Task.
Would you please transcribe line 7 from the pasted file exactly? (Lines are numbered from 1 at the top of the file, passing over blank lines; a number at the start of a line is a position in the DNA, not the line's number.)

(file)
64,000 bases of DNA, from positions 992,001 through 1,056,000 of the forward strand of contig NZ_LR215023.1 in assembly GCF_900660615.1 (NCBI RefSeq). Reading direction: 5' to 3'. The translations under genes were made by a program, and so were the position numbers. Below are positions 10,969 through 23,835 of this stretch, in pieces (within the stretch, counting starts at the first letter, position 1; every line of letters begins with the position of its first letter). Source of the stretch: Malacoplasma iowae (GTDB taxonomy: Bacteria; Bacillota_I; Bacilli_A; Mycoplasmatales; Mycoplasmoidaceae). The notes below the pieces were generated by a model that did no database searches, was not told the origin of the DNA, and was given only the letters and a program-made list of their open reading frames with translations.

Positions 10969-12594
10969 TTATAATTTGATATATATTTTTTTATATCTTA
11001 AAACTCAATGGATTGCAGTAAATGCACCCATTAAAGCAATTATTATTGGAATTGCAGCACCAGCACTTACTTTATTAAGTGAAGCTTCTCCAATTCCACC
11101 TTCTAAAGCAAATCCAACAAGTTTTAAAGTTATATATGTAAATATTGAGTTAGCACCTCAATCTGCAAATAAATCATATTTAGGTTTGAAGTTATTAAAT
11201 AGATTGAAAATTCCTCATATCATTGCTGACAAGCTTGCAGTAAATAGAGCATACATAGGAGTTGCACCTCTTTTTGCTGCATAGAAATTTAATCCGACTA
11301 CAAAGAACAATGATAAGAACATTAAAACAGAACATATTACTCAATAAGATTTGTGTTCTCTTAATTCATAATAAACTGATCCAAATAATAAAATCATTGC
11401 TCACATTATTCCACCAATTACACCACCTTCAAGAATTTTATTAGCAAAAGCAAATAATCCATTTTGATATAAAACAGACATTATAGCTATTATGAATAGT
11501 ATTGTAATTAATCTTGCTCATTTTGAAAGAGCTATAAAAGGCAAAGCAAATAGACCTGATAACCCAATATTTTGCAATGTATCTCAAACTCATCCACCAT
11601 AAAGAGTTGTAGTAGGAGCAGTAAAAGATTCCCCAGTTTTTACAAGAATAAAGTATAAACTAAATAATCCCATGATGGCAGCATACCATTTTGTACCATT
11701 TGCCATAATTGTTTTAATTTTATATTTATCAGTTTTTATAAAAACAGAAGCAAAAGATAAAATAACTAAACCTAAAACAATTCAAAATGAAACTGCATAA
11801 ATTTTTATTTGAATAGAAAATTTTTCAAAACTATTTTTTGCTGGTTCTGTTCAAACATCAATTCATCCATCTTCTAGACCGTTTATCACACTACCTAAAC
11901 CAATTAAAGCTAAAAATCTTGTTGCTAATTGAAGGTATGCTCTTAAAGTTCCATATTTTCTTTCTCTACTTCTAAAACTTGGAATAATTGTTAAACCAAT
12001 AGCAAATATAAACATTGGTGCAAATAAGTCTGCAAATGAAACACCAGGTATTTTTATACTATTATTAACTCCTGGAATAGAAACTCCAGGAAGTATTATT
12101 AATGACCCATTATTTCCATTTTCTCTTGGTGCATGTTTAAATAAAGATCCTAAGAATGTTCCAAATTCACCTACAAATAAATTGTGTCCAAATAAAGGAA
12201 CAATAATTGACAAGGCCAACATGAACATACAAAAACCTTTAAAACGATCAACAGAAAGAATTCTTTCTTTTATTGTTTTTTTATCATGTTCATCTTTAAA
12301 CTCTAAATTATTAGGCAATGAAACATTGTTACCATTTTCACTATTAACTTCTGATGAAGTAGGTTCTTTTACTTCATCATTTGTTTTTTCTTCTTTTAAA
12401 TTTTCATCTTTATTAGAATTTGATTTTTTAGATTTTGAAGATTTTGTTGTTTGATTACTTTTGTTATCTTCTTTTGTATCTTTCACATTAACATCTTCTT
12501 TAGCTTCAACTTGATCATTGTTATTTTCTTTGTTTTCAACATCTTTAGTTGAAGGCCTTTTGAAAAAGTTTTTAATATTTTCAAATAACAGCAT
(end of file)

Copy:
11301 CAAAGAACAATGATAAGAACATTAAAACAGAACATATTACTCAATAAGATTTGTGTTCTCTTAATTCATAATAAACTGATCCAAATAATAAAATCATTGC